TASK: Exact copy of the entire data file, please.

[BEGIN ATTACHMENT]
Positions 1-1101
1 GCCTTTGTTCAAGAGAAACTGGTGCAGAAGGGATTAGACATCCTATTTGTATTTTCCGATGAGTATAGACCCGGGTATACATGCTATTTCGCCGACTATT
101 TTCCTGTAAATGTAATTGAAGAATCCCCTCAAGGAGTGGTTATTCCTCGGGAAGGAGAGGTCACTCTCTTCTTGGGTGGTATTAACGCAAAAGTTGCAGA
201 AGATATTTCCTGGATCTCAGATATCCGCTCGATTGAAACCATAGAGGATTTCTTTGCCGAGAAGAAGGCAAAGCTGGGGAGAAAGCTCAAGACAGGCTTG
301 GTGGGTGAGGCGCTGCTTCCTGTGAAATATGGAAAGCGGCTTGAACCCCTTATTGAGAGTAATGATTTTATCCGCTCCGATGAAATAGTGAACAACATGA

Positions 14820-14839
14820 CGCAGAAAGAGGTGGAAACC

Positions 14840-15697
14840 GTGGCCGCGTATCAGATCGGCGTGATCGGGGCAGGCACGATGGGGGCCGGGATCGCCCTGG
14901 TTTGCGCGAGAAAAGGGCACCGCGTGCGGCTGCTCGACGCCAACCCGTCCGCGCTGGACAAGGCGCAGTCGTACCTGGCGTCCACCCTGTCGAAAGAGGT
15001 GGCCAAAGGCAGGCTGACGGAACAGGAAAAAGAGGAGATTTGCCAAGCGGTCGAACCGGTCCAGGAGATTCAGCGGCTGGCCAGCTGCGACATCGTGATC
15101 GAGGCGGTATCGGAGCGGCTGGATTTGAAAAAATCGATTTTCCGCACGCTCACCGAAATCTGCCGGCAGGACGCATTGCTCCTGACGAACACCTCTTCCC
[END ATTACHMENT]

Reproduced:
Positions 1-1101
1 GCCTTTGTTCAAGAGAAACTGGTGCAGAAGGGATTAGACATCCTATTTGTATTTTCCGATGAGTATAGACCCGGGTATACATGCTATTTCGCCGACTATT
101 TTCCTGTAAATGTAATTGAAGAATCCCCTCAAGGAGTGGTTATTCCTCGGGAAGGAGAGGTCACTCTCTTCTTGGGTGGTATTAACGCAAAAGTTGCAGA
201 AGATATTTCCTGGATCTCAGATATCCGCTCGATTGAAACCATAGAGGATTTCTTTGCCGAGAAGAAGGCAAAGCTGGGGAGAAAGCTCAAGACAGGCTTG
301 GTGGGTGAGGCGCTGCTTCCTGTGAAATATGGAAAGCGGCTTGAACCCCTTATTGAGAGTAATGATTTTATCCGCTCCGATGAAATAGTGAACAACATGA

Positions 14820-14839
14820 CGCAGAAAGAGGTGGAAACC

Positions 14840-15697
14840 GTGGCCGCGTATCAGATCGGCGTGATCGGGGCAGGCACGATGGGGGCCGGGATCGCCCTGG
14901 TTTGCGCGAGAAAAGGGCACCGCGTGCGGCTGCTCGACGCCAACCCGTCCGCGCTGGACAAGGCGCAGTCGTACCTGGCGTCCACCCTGTCGAAAGAGGT
15001 GGCCAAAGGCAGGCTGACGGAACAGGAAAAAGAGGAGATTTGCCAAGCGGTCGAACCGGTCCAGGAGATTCAGCGGCTGGCCAGCTGCGACATCGTGATC
15101 GAGGCGGTATCGGAGCGGCTGGATTTGAAAAAATCGATTTTCCGCACGCTCACCGAAATCTGCCGGCAGGACGCATTGCTCCTGACGAACACCTCTTCCC